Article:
Traffic > Appraisal

7 more Metro Manila ticket traps to be aware of

Steer clear of these areas

Another day, another set of ticket traps to be discovered. PHOTO BY FRANK SCHUENGEL

It seems only two things are infinite: the universe and the number of ticket traps in Metro Manila. That’s if the countless comments we receive every time we post about the topic are anything to go by.

You recently pointed out yet more spots in the metropolis where violation tickets are seemingly raining down on motorists, and we did the rest. That is, we went and checked them out. The results are listed below. Here are seven more spots where you need to be extra careful.

But first, the usual disclaimer: In no way are we suggesting that the distinguished officers and other traffic professionals tasked with enforcing law and order on our roads are doing anything wrong or deliberately entrapping motorists.

The locations and the scenarios detailed below are simply meant to inform readers about areas in the nation’s capital where motorists should be extra careful due to road signage or traffic patterns that may be different or unfamiliar.

Now, let’s get right into it. Just like last time, I’m afraid to say that Manila City once again features prominently here. The LGU should really investigate this, as it feels like no other metro city is being mentioned more often.

Worn road markings make Recto Avenue one of these ticket traps to watch out for. PHOTOS BY FRANK SCHUENGEL

Recto Avenue LRT2 U-turn slot. According to comments we have seen, people reported being pulled over for going straight in the leftmost lane with the explanation being that this lane is for U-turns only.

A visit to the location showed that the two lanes on the left clearly have arrows indicating you can go straight here, and there are no other roadside signs saying the left lane is for U-turns only. So, if someone was indeed pulled over for this alleged violation, then any ticket should be contested.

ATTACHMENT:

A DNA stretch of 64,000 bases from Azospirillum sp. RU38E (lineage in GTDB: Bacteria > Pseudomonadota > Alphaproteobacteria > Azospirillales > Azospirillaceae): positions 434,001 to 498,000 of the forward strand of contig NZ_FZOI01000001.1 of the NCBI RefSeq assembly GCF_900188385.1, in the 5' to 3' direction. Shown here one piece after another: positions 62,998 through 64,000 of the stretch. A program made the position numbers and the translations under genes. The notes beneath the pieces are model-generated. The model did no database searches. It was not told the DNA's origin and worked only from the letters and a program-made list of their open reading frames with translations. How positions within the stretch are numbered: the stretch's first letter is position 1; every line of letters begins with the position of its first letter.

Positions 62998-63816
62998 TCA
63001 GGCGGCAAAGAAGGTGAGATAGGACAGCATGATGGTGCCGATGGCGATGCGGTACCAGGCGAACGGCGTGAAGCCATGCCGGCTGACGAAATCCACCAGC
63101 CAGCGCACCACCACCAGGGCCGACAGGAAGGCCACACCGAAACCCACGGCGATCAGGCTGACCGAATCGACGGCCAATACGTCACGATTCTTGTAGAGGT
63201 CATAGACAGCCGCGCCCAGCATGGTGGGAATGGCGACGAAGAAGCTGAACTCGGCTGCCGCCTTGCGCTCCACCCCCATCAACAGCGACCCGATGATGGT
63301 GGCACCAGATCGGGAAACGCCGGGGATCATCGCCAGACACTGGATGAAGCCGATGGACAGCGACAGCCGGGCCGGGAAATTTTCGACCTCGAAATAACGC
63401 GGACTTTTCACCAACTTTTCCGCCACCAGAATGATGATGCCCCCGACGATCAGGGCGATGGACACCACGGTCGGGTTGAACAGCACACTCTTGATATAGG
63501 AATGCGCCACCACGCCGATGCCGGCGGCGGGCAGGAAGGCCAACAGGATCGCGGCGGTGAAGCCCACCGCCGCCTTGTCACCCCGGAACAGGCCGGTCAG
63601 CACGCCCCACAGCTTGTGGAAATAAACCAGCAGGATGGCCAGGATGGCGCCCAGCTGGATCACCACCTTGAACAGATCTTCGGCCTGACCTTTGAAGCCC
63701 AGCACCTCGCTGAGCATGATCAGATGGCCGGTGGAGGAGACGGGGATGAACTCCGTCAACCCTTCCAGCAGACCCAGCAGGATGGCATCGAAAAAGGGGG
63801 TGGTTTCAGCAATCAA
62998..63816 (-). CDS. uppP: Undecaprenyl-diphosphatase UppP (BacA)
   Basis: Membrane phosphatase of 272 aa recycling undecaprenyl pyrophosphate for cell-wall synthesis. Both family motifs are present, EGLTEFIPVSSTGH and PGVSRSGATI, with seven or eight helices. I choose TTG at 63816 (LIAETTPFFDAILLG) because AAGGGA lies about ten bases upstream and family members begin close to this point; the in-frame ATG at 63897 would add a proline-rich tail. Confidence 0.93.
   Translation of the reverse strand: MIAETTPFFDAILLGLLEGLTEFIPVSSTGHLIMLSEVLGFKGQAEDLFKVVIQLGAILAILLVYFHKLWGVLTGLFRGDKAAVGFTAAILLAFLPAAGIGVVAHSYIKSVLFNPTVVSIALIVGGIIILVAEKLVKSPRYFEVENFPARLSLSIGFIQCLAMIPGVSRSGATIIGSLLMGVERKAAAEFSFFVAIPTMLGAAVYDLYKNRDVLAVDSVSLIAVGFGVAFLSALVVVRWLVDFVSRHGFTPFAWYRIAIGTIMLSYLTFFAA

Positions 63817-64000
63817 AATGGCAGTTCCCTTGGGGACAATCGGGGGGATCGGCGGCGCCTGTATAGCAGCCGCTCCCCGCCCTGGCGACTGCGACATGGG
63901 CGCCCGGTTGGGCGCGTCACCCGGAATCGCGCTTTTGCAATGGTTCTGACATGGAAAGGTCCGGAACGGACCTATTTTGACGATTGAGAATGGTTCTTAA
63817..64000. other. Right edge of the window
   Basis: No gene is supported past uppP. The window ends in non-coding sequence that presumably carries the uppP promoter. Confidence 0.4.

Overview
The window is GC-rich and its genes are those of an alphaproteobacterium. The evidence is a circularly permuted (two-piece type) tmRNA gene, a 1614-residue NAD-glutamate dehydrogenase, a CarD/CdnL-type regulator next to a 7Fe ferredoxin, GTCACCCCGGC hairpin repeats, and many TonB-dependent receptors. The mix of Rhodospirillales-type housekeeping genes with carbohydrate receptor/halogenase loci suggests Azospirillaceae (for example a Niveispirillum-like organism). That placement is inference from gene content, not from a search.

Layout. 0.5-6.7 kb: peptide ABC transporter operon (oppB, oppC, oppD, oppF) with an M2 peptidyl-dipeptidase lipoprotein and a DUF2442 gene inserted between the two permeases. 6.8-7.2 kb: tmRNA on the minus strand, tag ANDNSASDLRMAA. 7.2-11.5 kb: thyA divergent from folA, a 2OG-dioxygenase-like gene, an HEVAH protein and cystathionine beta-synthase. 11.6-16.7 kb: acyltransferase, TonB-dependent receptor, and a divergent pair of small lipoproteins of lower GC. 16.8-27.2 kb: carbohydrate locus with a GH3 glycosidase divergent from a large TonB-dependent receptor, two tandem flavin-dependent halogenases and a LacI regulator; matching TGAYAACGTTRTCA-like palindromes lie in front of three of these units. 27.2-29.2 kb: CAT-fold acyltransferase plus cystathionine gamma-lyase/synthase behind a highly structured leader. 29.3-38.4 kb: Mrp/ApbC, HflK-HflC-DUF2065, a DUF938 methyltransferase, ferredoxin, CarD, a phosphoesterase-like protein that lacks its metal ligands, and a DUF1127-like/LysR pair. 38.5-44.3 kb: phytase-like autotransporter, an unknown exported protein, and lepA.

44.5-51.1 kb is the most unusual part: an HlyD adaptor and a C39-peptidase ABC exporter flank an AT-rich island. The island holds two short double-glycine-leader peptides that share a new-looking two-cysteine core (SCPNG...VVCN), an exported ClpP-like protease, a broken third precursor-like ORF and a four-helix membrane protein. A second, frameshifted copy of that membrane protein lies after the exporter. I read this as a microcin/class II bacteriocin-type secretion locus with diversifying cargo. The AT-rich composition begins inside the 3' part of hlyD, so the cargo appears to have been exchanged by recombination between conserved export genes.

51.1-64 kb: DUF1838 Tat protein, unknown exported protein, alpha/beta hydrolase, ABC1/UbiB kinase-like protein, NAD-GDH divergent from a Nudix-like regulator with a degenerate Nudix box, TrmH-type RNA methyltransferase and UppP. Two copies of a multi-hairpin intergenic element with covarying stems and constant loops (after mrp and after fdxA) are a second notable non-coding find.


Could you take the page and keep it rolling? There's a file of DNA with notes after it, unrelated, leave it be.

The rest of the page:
While on location, we did indeed witness numerous cars being pulled over, but it didn’t look like it was for going straight in the left lane.

In fact, we’re not quite sure why they were pulled over, and we suspect they may have been accused of swerving in an attempt to avoid the leftmost lane. As we know from the MMDA itself, swerving is not a violation per se, and as the road markings in the area are worn and unclear, any such ticket should probably also be contested. In any case, be extra careful in this area as enforcers seem to be very active here.

Be wary when stopping too close to the intersection. PHOTOS BY FRANK SCHUENGEL

Jones Bridge into Binondo. Driving toward Binondo and coming down Jones Bridge, there’s a traffic light at the junction near the arch. The story goes that drivers are being apprehended here for stopping too far into the junction when the first light is red.

An on-site visit concluded that this whole junction seems like a giant mess, and could really benefit from a redesign.

For starters, there’s indeed no visible stop line at the first traffic light, so how are drivers supposed to know where to stop?

Some might then argue that motorists should at least stop before the yellow box that’s there, but (A) that is very faded and needs repainting, and (B) there is literally a sign saying “ON RED STOP HERE” right next to the yellow box and in front of the second traffic light. Meaning they want you to stop where the rules of the road say you are not allowed to.

It feels as if you almost can’t win on this one no matter what you do. We did see multiple cars being stopped by an enforcer there, but in fairness to him, the ones we saw all were left off with a warning. City hall needs to look at this, as this setup is not in any rule book I’ve ever seen.

It's a bit unclear what's wrong with Binondo Church, but a lot get pulled over here frequently. PHOTOS BY FRANK SCHUENGEL

Binondo Church. We’re staying in Binondo for our next spot. Readers reported that loads of cars were being pulled over in the area in front of Binondo Church.

A quick research glance at Google Street View indicated that they might be on to something, so we went for a look. Of all the spots we have visited so far, nowhere have we seen more cars being pulled over in a shorter period of time than here.